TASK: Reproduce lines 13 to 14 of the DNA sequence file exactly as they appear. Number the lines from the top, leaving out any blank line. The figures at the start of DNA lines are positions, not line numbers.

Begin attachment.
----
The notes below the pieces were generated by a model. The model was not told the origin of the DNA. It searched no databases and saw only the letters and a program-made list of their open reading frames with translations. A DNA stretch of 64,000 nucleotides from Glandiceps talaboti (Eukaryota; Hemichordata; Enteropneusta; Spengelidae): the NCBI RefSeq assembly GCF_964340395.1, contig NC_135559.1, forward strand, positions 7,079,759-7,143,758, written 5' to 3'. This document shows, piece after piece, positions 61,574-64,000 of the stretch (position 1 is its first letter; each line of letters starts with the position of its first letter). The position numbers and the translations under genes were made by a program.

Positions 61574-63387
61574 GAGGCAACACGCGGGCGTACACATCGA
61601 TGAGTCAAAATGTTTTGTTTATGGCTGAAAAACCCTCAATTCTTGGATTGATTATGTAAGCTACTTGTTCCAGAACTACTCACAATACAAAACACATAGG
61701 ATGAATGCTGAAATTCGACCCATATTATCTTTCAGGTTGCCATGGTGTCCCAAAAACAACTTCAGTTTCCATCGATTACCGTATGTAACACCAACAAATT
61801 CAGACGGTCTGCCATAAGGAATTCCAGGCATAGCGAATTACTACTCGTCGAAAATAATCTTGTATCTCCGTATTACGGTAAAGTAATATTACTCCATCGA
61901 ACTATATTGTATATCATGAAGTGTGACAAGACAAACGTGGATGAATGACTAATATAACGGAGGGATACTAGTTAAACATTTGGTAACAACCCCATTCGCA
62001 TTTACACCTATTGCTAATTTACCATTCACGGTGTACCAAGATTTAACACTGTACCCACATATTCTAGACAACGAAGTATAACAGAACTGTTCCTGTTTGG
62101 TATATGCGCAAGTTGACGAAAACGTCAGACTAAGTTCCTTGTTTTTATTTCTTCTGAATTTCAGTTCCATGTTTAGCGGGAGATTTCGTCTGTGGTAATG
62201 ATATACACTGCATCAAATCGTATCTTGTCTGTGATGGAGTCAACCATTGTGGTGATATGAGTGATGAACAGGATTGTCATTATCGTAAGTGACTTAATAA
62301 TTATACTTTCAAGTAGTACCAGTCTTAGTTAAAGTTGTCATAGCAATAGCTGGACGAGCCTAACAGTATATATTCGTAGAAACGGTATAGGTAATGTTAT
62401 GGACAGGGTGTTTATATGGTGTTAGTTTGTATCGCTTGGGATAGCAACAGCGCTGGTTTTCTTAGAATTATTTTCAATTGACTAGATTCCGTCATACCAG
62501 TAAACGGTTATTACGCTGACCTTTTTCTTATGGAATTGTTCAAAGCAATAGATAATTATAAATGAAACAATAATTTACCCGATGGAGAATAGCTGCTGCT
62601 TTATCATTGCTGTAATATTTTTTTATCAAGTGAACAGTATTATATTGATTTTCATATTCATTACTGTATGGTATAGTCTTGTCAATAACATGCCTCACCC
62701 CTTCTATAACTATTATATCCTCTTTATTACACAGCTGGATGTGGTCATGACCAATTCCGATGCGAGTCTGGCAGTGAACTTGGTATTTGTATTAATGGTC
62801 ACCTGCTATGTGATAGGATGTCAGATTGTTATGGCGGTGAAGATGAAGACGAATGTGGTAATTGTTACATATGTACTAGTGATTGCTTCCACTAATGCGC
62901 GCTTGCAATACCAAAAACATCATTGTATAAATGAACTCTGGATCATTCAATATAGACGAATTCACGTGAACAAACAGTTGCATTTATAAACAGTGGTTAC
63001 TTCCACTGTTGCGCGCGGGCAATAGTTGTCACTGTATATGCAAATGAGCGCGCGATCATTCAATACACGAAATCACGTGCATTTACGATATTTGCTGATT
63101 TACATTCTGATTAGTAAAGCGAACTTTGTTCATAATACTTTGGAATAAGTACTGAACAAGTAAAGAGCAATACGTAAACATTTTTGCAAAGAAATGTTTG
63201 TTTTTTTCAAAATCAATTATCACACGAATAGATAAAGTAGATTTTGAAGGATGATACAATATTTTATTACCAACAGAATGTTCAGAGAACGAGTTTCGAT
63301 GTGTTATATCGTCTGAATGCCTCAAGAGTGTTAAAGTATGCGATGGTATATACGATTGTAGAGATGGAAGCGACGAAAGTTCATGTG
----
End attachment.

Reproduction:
62501 TAAACGGTTATTACGCTGACCTTTTTCTTATGGAATTGTTCAAAGCAATAGATAATTATAAATGAAACAATAATTTACCCGATGGAGAATAGCTGCTGCT
62601 TTATCATTGCTGTAATATTTTTTTATCAAGTGAACAGTATTATATTGATTTTCATATTCATTACTGTATGGTATAGTCTTGTCAATAACATGCCTCACCC